Finance professionals are spending too much time performing manual tasks such as account reconciliation and financial close. Many finance departments still struggle with cutting down their cycle time to half of what they are used to. Strategic tasks like financial planning and analysis are crucial to generate timely, meaningful insights. However, finance teams are spending most of their time sorting and organizing data instead of analyzing it.
4. Inaccurate budgeting and forecasting
Cloud-based financial forecasting solutions can be very helpful in collecting and analyzing data, running scenarios, analyzing methodologies and potential outcomes. But, just having the right solution isn’t enough for accurate financial forecasting. More often, the financial processes are unreliable and need to be fixed, due to which the forecasts are inaccurate. There is often a lack of consistency in systems and processes, hindering effective decision-making.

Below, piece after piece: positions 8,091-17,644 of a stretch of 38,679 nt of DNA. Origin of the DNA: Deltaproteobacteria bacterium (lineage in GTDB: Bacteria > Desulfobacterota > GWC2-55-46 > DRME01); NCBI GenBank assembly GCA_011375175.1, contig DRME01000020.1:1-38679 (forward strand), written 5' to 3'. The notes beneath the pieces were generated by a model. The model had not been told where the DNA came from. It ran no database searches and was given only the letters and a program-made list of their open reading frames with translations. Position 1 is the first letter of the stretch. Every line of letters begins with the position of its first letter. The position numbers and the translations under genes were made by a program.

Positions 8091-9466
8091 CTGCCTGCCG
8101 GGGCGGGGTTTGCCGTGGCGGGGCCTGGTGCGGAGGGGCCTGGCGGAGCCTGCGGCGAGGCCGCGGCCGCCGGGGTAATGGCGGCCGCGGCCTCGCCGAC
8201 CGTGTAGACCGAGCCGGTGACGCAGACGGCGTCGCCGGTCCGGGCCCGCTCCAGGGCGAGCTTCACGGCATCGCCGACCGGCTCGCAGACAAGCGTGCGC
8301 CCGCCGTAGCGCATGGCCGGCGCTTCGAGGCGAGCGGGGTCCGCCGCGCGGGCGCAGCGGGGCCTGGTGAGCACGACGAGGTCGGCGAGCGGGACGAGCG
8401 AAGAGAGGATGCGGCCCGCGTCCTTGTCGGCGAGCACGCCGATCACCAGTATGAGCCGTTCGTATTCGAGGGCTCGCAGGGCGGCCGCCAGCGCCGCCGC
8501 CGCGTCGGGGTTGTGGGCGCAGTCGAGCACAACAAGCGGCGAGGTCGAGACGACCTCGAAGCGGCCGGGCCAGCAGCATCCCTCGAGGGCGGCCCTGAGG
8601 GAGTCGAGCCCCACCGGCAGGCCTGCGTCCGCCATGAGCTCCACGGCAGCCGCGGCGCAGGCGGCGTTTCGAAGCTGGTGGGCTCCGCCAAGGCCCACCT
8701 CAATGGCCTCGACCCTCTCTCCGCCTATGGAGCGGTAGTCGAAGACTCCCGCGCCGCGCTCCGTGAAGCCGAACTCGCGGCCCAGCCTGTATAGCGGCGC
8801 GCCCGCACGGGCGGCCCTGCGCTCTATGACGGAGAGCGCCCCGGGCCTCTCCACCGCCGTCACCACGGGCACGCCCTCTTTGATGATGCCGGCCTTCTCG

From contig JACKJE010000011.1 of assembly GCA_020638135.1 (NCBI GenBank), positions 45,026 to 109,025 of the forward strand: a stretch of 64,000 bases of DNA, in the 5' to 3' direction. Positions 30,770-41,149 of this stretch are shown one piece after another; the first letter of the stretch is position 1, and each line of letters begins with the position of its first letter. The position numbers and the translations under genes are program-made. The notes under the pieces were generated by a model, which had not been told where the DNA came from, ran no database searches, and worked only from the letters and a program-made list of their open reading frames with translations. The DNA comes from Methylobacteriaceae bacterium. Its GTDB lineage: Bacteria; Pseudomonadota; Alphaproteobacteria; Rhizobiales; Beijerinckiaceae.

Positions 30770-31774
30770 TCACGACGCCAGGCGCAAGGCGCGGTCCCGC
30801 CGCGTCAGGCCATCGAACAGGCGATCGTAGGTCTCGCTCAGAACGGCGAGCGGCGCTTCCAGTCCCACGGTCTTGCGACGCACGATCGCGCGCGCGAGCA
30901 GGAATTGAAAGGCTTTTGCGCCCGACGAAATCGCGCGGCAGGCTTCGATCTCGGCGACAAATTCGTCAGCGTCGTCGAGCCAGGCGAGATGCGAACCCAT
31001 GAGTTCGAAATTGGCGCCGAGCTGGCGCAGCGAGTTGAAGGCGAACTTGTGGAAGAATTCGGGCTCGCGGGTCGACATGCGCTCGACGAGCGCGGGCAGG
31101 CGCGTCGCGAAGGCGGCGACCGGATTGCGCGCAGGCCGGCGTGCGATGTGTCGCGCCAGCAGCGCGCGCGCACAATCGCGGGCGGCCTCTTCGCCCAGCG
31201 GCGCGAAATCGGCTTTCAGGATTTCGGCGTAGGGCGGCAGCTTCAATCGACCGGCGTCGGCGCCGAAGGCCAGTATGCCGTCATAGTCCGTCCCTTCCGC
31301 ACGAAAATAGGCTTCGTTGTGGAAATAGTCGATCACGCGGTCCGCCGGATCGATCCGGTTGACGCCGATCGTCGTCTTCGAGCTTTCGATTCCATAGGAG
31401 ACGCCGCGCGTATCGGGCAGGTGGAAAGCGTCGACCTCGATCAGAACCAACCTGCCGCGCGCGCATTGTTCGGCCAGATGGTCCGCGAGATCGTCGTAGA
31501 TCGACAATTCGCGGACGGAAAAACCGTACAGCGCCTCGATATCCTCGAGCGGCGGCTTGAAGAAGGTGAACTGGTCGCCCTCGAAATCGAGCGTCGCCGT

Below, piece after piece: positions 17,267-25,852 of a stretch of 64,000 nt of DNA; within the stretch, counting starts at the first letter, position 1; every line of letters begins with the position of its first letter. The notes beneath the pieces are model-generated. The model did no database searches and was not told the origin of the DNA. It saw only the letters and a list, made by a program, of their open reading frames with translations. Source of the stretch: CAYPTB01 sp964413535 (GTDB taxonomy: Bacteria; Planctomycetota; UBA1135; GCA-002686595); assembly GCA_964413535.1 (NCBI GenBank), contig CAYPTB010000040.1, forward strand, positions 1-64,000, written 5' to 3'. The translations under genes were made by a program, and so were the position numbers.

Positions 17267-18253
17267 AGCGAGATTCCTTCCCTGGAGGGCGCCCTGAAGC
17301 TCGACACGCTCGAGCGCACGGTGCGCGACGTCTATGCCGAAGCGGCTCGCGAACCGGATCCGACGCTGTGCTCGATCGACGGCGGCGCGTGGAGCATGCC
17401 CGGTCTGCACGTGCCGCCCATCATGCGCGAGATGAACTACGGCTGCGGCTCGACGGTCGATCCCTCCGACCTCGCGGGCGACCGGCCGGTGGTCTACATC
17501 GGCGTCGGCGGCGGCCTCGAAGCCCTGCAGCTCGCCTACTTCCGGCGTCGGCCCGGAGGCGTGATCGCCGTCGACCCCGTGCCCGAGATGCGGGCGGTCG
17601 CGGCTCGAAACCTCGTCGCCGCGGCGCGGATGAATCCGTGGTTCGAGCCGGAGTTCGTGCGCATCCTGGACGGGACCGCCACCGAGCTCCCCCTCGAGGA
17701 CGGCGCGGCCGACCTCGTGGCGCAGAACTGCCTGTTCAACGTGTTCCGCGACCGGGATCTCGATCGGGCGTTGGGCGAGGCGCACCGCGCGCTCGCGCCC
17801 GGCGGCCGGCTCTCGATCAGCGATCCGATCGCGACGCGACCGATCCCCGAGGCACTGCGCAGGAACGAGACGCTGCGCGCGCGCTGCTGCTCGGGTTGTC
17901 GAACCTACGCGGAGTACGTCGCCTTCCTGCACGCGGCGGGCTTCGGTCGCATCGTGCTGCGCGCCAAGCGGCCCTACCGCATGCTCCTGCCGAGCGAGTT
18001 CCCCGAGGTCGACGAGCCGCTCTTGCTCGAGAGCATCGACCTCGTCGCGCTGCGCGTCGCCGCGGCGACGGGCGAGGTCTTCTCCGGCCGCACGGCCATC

5. Lack of collaboration
Financial planning and analysis, like any other business transformation initiative, face obstacles if effective collaboration across departments doesn’t exist. Collaboration in financial planning and analysis ensures better visibility and more accurate forecasts across your business functions. For example, information shared by the operations team aids in financial planning and cost optimization through a supportive system of shared information. Collaborative forecasting enables companies to move away from disparate and isolated forecasting activities to a unified, real-time enterprise forecasting process.
6. Lack of real-time information
Business leaders need up-to-the-minute information and finance teams are under constant pressure to deliver actionable insights to assist decision making. The lack of accurate, real-time data limits the level of detail your financial planning system provides. You can use this data to set the right goals and build a strategy for your business. Self-service analytics capabilities enable real-time reporting, helping you to understand which revenue sources are underperforming, how to improve operational efficiencies, analyze your company’s performance, and develop an achievable plan for driving growth. You can also adjust your plans as you go with any changes in the real-time information.
Benefits of Cloud-Based Financial Planning and Analysis